It might surprise you to hear a software company say, “There really is no substitute for great people” – particularly a company that is pushing the envelope on automation. But that’s precisely what EZLynx believes. Automation shouldn’t be a tool to replace people. Instead, it’s a way to make good people great. With automation, your great people are more effective, more efficient, and can focus their time and energy on tasks that add the most value to the agency.
Put another way, a great person’s time is too valuable to be squandered. But that’s exactly what’s happening when a valued member of your agency staff spends time on the types of activities that would be performed so much better by technology.
Personal relationships are the lifeblood of the independent insurance industry. These relationships are the engine behind an agency’s growth and what sets it apart from its local competition. But as an agency grows, all-too-important personal touches become increasingly difficult to administer. These personal touches take time, and that’s time that could otherwise be spent cultivating new business.
So, how can you continue to both improve and scale your customer value as you grow? The answer is automation. Automation is an obvious time-saver (less time servicing, more time selling), but its advantages don’t stop there. Automation’s real advantage is the many ways it can improve what you do, not just how fast you do it.
Everybody wants automation. But if you ask them why, you’ll probably receive a generic response about increasing efficiency. Let’s get more specific and identify four ways automation can help improve the performance of an independent agency.
Offload repeatable tasks. There are things you do every day that don’t require difficult decisions, or really much thought at all. Some examples are sending a notification when a customer pays their premium or an overdue notice when they don’t. Running end-of-day reports also falls into this category. Not surprisingly, the most common use of automation is offloading these repeatable tasks. Agents should spend their time selling, not copying and pasting boilerplate text into emails – and automation frees them up to do so.
Minimize errors. Let’s face it, humans make mistakes – we make typos, we select the wrong option from a menu, and we commonly get busy and forget a step. Automation rules can create tasks for each step in the process, or even complete the steps without a person needing to be involved. The overall effect is that fewer steps in common processes are left to chance.
Create and enforce SOPs. A less used benefit of automation is to create and enforce standard operating procedures [SOPs] for your agency. When you’re a small agency, it’s relatively easy to train your staff to follow uniform procedures. Staff training can become a major barrier, however, when scaling up a business. Automation can define repeatable processes by creating tasks for your common workflows, and it can also enforce SOPs by checking off tasks as they are completed.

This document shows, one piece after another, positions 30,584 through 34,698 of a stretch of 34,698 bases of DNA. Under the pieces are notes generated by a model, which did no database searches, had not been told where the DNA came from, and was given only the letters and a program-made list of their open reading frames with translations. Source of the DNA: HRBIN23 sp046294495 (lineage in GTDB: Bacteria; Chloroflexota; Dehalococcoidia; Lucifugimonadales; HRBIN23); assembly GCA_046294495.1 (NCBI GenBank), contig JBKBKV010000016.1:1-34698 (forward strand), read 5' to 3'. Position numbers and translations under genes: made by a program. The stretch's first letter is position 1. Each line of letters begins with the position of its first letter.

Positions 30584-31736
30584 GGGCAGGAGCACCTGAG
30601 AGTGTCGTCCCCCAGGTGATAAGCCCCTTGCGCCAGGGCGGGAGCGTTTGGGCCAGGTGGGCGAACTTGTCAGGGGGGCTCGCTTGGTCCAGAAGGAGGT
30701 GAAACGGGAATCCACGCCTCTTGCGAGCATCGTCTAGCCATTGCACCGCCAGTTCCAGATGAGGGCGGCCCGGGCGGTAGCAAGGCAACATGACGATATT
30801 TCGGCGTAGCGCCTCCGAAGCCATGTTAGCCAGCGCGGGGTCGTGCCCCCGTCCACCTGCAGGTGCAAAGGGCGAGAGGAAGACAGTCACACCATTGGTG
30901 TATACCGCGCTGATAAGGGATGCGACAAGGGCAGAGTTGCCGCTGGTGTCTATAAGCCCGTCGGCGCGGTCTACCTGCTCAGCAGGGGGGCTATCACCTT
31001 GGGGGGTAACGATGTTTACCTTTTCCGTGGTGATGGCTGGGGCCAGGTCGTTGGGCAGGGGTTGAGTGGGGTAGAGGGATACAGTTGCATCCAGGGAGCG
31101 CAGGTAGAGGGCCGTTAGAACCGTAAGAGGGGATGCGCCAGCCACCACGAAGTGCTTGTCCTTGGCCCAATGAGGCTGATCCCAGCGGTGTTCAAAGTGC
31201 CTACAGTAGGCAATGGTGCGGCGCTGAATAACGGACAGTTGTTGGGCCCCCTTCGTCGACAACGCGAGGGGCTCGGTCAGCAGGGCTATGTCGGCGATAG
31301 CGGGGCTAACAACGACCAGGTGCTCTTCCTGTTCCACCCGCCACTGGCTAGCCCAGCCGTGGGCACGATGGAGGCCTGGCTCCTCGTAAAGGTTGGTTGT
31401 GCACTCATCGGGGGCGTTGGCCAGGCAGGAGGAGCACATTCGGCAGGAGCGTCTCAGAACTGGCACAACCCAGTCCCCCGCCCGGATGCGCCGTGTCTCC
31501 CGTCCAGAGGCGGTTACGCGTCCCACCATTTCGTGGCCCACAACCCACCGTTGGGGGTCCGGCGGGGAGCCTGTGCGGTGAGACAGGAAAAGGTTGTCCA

Identify high-value activities. High-value activities for an agent are things like cross-selling, identifying new opportunities or educating customers about the value of the product you’re recommending. But it’s not always easy for an agent to know which activities have the highest value. Automation can help identify these opportunities – Which customers have a homeowner’s policy, but not auto? Which customers would benefit from umbrella coverage? – and raise them to the top of an agent’s task list. It can help identify customers at risk and drive the agent to proactively retain the business.
Again, the real value of automation is in empowering people to focus on activities that add value. Never lose track of the fact that your people are still the most important part of any process, and keep these processes focused on the customer experience.
With that in mind, we like to follow these best practices at EZLynx:
Augment customer contact, don’t replace it. It’s tempting to let automation handle customer communications on the servicing side, but this diminishes the value you provide as an independent agent – that personal touch. Let automation increase your customer touchpoints, not replace the ones you have. For example, a policy renewal event is a good cross-selling opportunity, and a phone call might have a higher success rate than an automated email. So automate a quick email to the customer on the renewal status, and then follow up with a phone call to discuss their coverage.
Don’t try to fake out your customers. People today are used to, and appreciate, automated emails – under the right conditions. Notifications that documentation has been completed or payment was received are excellent candidates for automation. But if you attempt to pass off an automated email as personal communication, your customers will see through it.
Remember exceptions. A rule that works 95% of the time might not be so great the other 5%. If your automation rule sends an email to customers, do you want that email going to every customer or only a portion of them? Maybe you’re OK with the email being sent to all customers, or maybe you can handle the exceptions in the automation rule. But if neither option works, this might not be a good process to automate.
Automation isn’t meant to replace great people, but it can make them greater. An effective strategy is key – make sure you identify your automation goals, and make sure your implementation keeps the customer experience front and center. And once things are automated, let your great people do their thing.